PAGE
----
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I recently saw a quote from an expert which said it takes three atoms to form a molecule. It seemed clear from the context that they were including (and in fact referring specifically to) molecules made up of two of the same atom. So to make one molecule of O2 you need three O atoms to participate in forming the molecular bond, you can't just put two O atoms in a box and make O2. Is this really true? If so, why?

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    $\begingroup$ Which expert? Where did you see this quote? $\endgroup$ – ACuriousMind Feb 27 '20 at 17:41
  • $\begingroup$ If it’s possible to break an $O_2$ molecule without a third $O$, it should be possible to make an $O_2$ molecule without a third $O$ $\endgroup$ – Superfast Jellyfish Feb 27 '20 at 18:54
  • $\begingroup$ You might get some other interesting examples/answers if you posted this in the Chemistry stackexchange. $\endgroup$ – Charlie Feb 27 '20 at 19:27
  • $\begingroup$ @FellowTraveller One can break an O$_2$ molecule by photoexcitation to an antibonding potential surface, but then the atoms leave with a lot of excess kinetic energy. That is not the initial state of the question. $\endgroup$ – user137289 Feb 27 '20 at 20:51
  • $\begingroup$ To be clear, your "expert" is saying that three are needed to FORM a molecule. Certainly, that expert is not saying that the resulting molecule must have three atoms, and by some extension, that only things with three atoms are true molecules. $\endgroup$ – Jeffrey J Weimer Feb 27 '20 at 22:10
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There are different processes of molecular formation. Each of them has its own efficiency depending on the environmental conditions and the kind of molecules and reagents. A quite efficient mechanism is that of exchange reactions: a molecule $AB$ interacts with molecule $CD$ to end up with a molecule $AC$ and a molecule $BD$. In the case of diatomic molecules (like O$_2$) another efficient mechanism requires two approaching atoms and a third atom whose role is only to "extract" the excess energy with respect to the bound molecule.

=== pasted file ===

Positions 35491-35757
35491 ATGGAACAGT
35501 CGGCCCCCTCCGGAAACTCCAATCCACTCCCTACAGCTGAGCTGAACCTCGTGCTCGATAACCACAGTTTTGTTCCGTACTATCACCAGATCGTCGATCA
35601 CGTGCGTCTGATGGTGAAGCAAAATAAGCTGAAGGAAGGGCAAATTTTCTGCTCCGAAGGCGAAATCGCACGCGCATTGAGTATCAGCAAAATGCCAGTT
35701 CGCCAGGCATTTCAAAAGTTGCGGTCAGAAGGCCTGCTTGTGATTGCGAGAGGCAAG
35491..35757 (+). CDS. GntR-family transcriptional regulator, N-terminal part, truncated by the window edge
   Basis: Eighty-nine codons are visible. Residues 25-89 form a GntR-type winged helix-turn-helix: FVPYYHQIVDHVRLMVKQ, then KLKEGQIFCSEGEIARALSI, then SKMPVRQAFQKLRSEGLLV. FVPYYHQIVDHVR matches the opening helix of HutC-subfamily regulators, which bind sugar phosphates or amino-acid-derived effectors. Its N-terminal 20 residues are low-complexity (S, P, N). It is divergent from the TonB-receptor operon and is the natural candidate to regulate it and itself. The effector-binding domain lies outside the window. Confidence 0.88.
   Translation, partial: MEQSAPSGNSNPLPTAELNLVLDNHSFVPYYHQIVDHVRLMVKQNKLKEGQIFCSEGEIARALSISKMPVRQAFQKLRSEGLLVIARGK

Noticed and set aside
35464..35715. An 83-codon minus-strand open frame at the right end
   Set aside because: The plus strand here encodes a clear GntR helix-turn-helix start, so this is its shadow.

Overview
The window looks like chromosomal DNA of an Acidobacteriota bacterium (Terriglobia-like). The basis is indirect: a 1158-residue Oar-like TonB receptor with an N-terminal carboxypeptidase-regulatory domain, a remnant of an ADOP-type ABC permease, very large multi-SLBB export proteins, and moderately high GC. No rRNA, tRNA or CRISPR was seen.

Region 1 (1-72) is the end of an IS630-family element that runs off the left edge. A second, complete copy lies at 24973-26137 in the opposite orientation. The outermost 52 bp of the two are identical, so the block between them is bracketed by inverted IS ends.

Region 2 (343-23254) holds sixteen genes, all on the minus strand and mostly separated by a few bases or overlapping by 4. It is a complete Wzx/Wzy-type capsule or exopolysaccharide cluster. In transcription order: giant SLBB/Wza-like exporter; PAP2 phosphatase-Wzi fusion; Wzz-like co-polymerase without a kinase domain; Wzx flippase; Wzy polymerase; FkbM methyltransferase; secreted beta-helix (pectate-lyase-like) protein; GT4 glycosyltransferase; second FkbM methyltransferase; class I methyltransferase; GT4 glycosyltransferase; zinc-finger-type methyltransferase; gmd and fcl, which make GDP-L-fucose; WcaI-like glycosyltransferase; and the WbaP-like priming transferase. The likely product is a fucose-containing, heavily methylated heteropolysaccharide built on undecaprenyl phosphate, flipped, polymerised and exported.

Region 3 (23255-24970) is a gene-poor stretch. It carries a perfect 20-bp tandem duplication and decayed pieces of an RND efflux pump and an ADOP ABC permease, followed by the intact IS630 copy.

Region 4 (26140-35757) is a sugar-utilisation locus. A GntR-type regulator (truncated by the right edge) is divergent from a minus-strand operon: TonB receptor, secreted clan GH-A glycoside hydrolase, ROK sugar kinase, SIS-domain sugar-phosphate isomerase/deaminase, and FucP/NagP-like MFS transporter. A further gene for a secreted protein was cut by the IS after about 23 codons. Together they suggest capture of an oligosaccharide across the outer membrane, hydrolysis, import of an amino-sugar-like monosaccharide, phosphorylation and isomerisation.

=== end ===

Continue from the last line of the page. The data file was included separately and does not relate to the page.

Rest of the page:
Finally, there is a third mechanism, usually less efficient, but sometimes the only available, which is the radiative association, i.e. the case of two approaching atoms and the release of the excess energy through photon emission. A situation where such a mechanism dominates (du to the low density) is the molecular formation in interstellar clouds. In usual lab conditions triple collisions are more efficient and this is the probable reason for the statement you have read.

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  • $\begingroup$ OK, thank you! I thought that energy conservation might be the key, but it wasn't clear to me why the extra energy couldn't simply be radiated away. Does the second mechanism you listed have a standard name? $\endgroup$ – kingskot Feb 27 '20 at 18:54
  • $\begingroup$ @kingskot Sometimes it is called three atom process. $\endgroup$ – GiorgioP Feb 27 '20 at 19:01
  • $\begingroup$ Radiative association would only be efficient for atoms of two different elements. $\endgroup$ – user137289 Feb 27 '20 at 20:45
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    $\begingroup$ @Pieter yes, of course. I have not numbers, but I would expect a very low efficiency for formation of O$_2$. $\endgroup$ – GiorgioP Feb 27 '20 at 21:34
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Two oxygen atoms would just scatter off each other. Yes, there are potential surfaces with a minimum where a normal O$_2$ molecule sits in a bound state.

But two oxygen atoms have no way to get rid of their energy. If they are on an attracting potential, they will accelerate toward each other, move through the minimum, and bounce back. An elastic collision.

It needs a third to absorb energy.

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    $\begingroup$ Why can't the following process happen? 1) O and O accelerate toward each other, getting close enough that they momentarily form a highly-excited molecular state. 2) Highly-excited molecular state radiates energy as it transitions to lower states. 3) Eventually, you're left with O2 in the ground state. $\endgroup$ – probably_someone Feb 27 '20 at 18:24
  • $\begingroup$ @probably_someone The oxygen-oxygen bond is not a dipole. It does not radiate when the distance between the nuclei changes. $\endgroup$ – user137289 Feb 27 '20 at 20:42
  • $\begingroup$ Brilliant! +1 Thank you. How would your statement change for collision of N + O, a dipolar molecule that theoretically could radiate away the bond formation energy? $\endgroup$ – Jeffrey J Weimer Feb 27 '20 at 22:05
  • $\begingroup$ @Pieter Doesn't it have a quadrupole moment at least, though? $\endgroup$ – probably_someone Feb 27 '20 at 22:17
  • $\begingroup$ @JeffreyJWeimer As in Giorgio's answer, then radiative association is a possibility. And when the density is very very low as in interstellar clouds, it will be the way such molecules are formed. $\endgroup$ – user137289 Feb 27 '20 at 22:19

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